Buckeye and Chestnut are generally easy to work with hand and machine tools. Chestnut splits easily, so pay attention when nailing and screwing. Pre-drilling will be better for nailing and screwing. Glues, stains, and finishes well.

Buckeye has interlocked grain that can lead to fuzzy surfaces. That’s why you may have some difficulty during planning. Buckeye is one of the poorest woods for steam bending. But Glues and finishes well.

Buckeye tree vs a Chestnut Tree

Buckeye trees are medium-sized trees that grow 12 to 40 ft. (3.5 – 12 m) tall. Its trunk diameter can be 1.5-2 ft (.5-.6 m). It grows 12″ to 24″ per year. You can often find it in the park or backyard. Buckeye does well with silty clay loam, rich in organic matter, slightly acidic, and moist but well-drained soil.

Chestnut trees are large deciduous trees. Chestnut trees are fast-growing trees that grow 24 to 36 inches (2 to 3 feet) per year. The height of a healthy tree is 60 to 80 ft. (18 – 24m). Chestnut trees prefer sandy, loamy, well-drained, and somewhat acidic soil (pH 4.5-6.5).

Buckeye vs Chestnut Flowers

Buckeye flowers

The Buckeye is a flowering tree in the form of conical clusters. Flowers are creamy yellow to green petals. While red buckeye (Aesculus Pavia) produces red flowers and yellow buckeye (Aesculus Flava) produces yellow flowers. 

The panicles can contain around 70 to 80 flowers and grow up to 6″ (15 cm) long. In full bloom during April and May.

Chestnut Flowers

Flowers appear in late spring or early summer or from June to July. They are arranged in long catkins. The flowers are creamy-white that give off a strong, sweet aroma.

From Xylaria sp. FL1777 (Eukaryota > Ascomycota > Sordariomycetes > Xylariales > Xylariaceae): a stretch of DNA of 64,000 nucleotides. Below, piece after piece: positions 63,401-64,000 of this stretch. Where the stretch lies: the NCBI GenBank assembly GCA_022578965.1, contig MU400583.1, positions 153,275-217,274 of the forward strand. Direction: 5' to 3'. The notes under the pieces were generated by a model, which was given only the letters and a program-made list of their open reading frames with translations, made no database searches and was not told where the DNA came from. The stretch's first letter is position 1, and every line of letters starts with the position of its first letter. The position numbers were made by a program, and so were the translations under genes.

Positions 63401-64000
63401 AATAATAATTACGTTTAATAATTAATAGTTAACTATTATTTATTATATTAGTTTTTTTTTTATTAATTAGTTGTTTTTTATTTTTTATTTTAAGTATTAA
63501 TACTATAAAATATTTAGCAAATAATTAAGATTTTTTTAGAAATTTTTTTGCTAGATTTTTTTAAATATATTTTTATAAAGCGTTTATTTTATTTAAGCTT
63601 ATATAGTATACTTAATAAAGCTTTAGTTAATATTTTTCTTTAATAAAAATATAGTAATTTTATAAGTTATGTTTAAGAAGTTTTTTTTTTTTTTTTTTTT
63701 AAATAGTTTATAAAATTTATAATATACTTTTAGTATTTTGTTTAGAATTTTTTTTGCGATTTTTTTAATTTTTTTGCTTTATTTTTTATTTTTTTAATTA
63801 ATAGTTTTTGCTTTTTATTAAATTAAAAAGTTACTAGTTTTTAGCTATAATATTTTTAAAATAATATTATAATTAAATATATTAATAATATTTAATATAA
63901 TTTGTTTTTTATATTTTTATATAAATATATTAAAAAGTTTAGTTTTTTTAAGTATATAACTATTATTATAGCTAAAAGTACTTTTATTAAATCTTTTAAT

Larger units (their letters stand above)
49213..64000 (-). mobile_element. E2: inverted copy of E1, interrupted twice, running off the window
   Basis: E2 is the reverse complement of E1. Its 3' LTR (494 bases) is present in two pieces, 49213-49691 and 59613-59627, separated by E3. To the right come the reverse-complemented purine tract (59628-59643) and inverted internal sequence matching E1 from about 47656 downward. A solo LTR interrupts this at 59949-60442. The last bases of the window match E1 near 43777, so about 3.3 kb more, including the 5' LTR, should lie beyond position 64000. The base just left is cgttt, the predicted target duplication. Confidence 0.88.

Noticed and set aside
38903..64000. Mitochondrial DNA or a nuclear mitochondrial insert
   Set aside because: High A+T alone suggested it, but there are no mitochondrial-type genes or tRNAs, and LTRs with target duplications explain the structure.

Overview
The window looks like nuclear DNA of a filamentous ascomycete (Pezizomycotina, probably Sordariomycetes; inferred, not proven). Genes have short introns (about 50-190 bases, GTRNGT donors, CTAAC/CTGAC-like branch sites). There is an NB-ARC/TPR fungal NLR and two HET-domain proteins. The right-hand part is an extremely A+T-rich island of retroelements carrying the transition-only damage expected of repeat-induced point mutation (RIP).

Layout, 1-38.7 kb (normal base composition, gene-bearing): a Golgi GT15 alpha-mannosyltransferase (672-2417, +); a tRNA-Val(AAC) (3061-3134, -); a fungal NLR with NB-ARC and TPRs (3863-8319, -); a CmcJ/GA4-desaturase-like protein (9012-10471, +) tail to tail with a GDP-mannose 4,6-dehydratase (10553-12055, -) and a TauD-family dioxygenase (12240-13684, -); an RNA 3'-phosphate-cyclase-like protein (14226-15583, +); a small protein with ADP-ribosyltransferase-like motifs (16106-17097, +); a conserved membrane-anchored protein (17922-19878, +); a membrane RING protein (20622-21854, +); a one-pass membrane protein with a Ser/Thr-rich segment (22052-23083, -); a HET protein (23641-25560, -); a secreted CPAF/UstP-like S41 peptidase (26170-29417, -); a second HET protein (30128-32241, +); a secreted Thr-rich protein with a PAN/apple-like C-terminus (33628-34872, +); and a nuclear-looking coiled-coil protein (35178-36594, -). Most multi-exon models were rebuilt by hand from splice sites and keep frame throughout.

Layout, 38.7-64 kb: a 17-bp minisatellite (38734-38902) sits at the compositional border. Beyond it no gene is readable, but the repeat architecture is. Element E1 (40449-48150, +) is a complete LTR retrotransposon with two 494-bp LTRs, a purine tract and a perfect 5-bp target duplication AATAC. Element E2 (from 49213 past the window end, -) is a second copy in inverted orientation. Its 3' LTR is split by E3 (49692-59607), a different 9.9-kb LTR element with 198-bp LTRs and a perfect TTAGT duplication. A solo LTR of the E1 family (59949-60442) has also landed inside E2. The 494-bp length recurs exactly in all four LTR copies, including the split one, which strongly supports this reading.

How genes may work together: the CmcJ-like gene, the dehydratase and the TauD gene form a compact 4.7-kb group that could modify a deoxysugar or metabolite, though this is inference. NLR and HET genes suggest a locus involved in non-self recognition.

Buckeye Bark

The bark of a young tree is light to dark-gray-brown, later it becomes rough. But the color always remains lighter.

Chestnut Bark

Young chestnut trees have smooth, reddish-brown, or grey bark, but furrowed with age. 

Buckeye vs Chestnut leaves

The Buckeye vs Chestnut leaves

Buckeye Leaves

The leaves of buckeye are palmately compound with five (rarely seven) leaflets. Each leaflet is an elliptic or ovate shape. It is 3” and 12” (8 – 30 cm) long. The color and size of leaves depend on their species. Yellow Buckeye and California Buckeye leaves are dark green and Ohio Buckeye leaves are light and shine green.

Chestnut Leaves 

Leaves are ovate or lanceolate-shaped with sharply pointed leaves. It is 6” and 10” (15 – 25 cm) long and up to 4” (10 cm) wide. It is yellowish-green in the beginning and turns a golden yellow in the fall before the leaves drop. The leaf is dull or “matte” rather than shiny. 

Buckeye vs Chestnut Nuts

Buckeye nuts 

Nuts are rounded, oval, shiny brown nut-like seeds with cream-colored spots. It is inside a shell, which can be peeled off by hand. Their diameter is about 1.2″ (3 cm). 

Some people use Buckeye nuts as a lucky charm. Nuts can be collected in late summer after they turn a leathery tan color.

Chestnut nuts 

Chestnut nuts are very similar to buckeye nuts. While cultivated or American, European, Chinese, and Japanese are edible, horse chestnuts are toxic.  Eating them can cause pain, nausea, and vomiting, or throat irritation. 

Chestnut trees start producing nuts only after 3-5 years of age. A 10-year-old tree can produce as much as 10-20 lbs/tree.

Can you eat a buckeye and how?

Generally, Buckeys’ nuts are not edible, Nuts and their shells are pretty toxic to humans and animals. Consuming it can be dangerous. The other parts of these plants are also poisonous. Such as leaves, and even the bark of the tree is known to have caused illness.

You have to remove the shells and roast or mash them before eating nuts. 

How to eat chestnuts?

Chestnuts nuts contain tannic acid content. Which can be harmful to humans and animals. Therefore must always be cooked before use. You need to remove the nuts from their skins. It can be easily peeled by boiling or roasting.